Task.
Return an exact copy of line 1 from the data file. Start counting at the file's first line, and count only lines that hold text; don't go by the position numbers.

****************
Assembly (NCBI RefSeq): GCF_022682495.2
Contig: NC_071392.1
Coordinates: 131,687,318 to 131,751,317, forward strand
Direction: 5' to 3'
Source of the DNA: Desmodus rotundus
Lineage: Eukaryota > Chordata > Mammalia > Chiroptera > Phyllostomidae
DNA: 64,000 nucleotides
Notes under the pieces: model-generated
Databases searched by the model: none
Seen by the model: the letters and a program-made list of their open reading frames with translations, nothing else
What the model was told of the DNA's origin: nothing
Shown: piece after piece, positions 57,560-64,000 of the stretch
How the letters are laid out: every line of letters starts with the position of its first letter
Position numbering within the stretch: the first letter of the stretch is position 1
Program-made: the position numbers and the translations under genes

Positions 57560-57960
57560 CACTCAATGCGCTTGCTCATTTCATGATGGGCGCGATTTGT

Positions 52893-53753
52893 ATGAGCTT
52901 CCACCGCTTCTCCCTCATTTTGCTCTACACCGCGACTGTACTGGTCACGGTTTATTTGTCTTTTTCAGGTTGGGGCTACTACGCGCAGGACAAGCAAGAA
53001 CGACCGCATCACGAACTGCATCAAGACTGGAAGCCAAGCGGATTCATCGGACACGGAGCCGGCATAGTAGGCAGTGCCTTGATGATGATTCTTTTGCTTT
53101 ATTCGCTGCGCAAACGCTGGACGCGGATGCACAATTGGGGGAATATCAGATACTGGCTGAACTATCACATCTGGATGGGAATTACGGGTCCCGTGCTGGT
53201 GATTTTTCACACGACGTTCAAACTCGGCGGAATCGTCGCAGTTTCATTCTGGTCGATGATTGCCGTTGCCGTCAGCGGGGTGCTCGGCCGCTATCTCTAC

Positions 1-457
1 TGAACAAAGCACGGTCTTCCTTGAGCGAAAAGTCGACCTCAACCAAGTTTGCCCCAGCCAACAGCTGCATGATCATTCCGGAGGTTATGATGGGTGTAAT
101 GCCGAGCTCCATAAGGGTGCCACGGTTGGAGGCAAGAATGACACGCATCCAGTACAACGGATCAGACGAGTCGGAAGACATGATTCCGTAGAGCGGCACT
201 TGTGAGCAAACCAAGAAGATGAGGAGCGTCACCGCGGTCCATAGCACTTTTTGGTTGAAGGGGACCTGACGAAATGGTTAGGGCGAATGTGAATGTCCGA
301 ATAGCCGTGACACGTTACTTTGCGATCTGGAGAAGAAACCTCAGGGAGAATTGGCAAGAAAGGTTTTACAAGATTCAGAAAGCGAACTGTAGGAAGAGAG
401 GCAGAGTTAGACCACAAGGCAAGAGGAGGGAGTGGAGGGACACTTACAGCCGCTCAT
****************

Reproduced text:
Assembly (NCBI RefSeq): GCF_022682495.2